By Andra Bryan Stefanoni
PITTSBURG, Kan. —
Four requests by outside agencies for funding support were among the first round to be considered recently by the Pittsburg City Commission.
Requests included $40,774 by the Alliance for Technology Commercialization, $63,000 by the Pittsburg Area Chamber of Commerce, $9,000 by the Homer Cole Community Center, and $2,000 by Pittsburg Beautiful.
The ATC’s request was the same as last year’s, the chamber’s was an increase of $5,000, the Homer Cole Community Center’s was an increase of $1,350, and Pittsburg Beautiful’s was the same as last year’s.
In presenting the request for the ATC, Eric Ferrell, the organization’s president, said that the Kansas Department of Commerce ended its share of support of the ATC 30 days ago, after having provided about 37 percent of its funding for 13 years.
Ferrell said the end of that funding would allow the ATC to move from a regional approach to one focused on Pittsburg.
The ATC’s mission is to assist Pittsburg area residents to commercialize their new ideas and inventions, including developing prototypes, market research, patent searches, focus groups, alpha testing, additional research and development, fundraising strategies, identifying product and production partners, business planning and collaborative initiatives.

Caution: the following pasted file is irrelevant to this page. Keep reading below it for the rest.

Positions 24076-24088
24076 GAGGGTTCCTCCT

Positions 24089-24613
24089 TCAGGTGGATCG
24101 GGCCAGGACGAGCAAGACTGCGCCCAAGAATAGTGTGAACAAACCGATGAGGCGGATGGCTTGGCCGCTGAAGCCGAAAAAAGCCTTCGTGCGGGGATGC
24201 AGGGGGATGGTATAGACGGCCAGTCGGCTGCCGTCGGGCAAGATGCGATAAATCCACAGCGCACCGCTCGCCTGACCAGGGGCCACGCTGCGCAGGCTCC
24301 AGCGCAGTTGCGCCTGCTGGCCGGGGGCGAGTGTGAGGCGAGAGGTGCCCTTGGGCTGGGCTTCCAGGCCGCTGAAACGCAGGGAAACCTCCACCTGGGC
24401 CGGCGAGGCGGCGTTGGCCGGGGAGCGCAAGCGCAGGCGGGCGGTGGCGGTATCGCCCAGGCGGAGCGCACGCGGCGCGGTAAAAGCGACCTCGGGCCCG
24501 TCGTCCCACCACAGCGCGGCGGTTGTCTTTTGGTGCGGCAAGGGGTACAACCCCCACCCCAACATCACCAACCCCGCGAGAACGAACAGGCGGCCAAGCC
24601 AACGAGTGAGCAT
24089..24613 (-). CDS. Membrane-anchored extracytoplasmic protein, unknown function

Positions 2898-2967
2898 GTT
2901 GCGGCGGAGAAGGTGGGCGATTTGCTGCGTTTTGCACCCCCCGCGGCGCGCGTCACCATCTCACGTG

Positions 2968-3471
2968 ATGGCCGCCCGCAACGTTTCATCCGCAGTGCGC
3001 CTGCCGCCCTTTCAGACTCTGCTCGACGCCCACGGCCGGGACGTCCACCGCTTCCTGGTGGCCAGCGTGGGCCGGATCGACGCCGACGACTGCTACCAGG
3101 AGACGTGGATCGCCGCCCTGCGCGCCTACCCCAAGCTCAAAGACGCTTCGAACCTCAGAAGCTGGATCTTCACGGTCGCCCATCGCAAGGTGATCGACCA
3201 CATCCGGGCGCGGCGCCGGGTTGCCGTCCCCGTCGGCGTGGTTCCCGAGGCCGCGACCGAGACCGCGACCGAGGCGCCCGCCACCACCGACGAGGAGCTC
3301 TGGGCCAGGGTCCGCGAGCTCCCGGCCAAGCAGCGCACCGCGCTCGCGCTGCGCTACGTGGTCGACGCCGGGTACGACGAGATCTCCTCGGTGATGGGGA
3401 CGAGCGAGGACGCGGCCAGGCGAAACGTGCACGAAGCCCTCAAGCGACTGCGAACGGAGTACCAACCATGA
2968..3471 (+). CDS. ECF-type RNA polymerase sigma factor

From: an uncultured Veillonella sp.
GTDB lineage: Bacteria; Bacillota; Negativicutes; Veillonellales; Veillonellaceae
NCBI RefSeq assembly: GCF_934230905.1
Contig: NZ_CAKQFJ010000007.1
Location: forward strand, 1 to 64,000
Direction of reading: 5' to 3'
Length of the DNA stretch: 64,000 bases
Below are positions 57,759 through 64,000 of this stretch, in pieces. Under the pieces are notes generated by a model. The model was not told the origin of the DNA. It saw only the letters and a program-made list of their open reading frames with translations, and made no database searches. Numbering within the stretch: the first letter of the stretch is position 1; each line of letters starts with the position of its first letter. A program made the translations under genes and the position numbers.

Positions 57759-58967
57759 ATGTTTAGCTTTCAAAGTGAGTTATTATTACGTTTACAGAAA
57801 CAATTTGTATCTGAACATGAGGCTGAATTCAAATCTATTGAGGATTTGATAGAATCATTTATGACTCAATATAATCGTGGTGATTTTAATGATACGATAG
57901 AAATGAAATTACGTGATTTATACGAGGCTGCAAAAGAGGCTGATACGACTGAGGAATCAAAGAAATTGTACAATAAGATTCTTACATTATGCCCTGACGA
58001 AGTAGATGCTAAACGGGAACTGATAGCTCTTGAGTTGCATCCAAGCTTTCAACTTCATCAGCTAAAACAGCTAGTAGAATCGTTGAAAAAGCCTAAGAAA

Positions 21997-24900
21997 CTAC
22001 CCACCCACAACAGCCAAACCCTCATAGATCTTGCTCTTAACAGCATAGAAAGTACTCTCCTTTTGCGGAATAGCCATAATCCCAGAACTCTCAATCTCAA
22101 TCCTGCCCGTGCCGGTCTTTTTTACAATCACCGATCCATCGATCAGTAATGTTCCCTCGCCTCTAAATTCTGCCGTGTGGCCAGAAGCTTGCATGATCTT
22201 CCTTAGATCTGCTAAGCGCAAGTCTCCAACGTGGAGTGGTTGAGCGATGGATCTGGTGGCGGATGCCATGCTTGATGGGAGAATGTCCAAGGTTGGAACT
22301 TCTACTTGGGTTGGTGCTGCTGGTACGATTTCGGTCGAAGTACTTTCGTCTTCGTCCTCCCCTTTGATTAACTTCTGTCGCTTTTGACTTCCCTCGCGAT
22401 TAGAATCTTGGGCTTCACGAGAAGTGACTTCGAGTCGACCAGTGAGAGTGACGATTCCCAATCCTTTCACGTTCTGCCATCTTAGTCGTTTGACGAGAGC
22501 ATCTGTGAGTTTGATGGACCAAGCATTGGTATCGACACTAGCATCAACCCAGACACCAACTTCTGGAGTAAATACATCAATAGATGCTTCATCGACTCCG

The ATC also is supported by Pittsburg State University, which provides in-kind services including office space; by client fees and royalties; and by Crawford and Coffey counties.
In presenting the chamber’s request, President Blake Benson said his organization serves as the “front door for the community” and responds to at least 20,000 requests for information each year.
Benson said the chamber also provides legislative advocacy, marketing for Pittsburg events, and downtown development.
In addition to city funding, the chamber also receives financial support from its 500 members.
In presenting the request for the Homer Cole Center, its namesake Homer Cole said the center plays a valuable role in the lives of hundreds of senior citizens from the Pittsburg area by providing congregate meals, programming and resources.
In addition to city funding, the center receives about $10,000 from Crawford County, which also contributes funding to other senior citizen centers throughout the county.
In presenting the request for Pittsburg Beautiful, Jim Buche, the group’s president, described it as an invaluable asset to the city. The volunteer group, comprised largely of retirees, uses the money to plant and maintain decorative concrete urns spanning several downtown blocks on Broadway. It also regularly mulches and adds plants to garden beds along parking lots, on roadway “islands” and at the city’s north and south welcome signs.
Additional requests from outside agencies will be considered at the July 24 meeting, at which point the City Commission will approve or disapprove all requests for the 2013 budget year.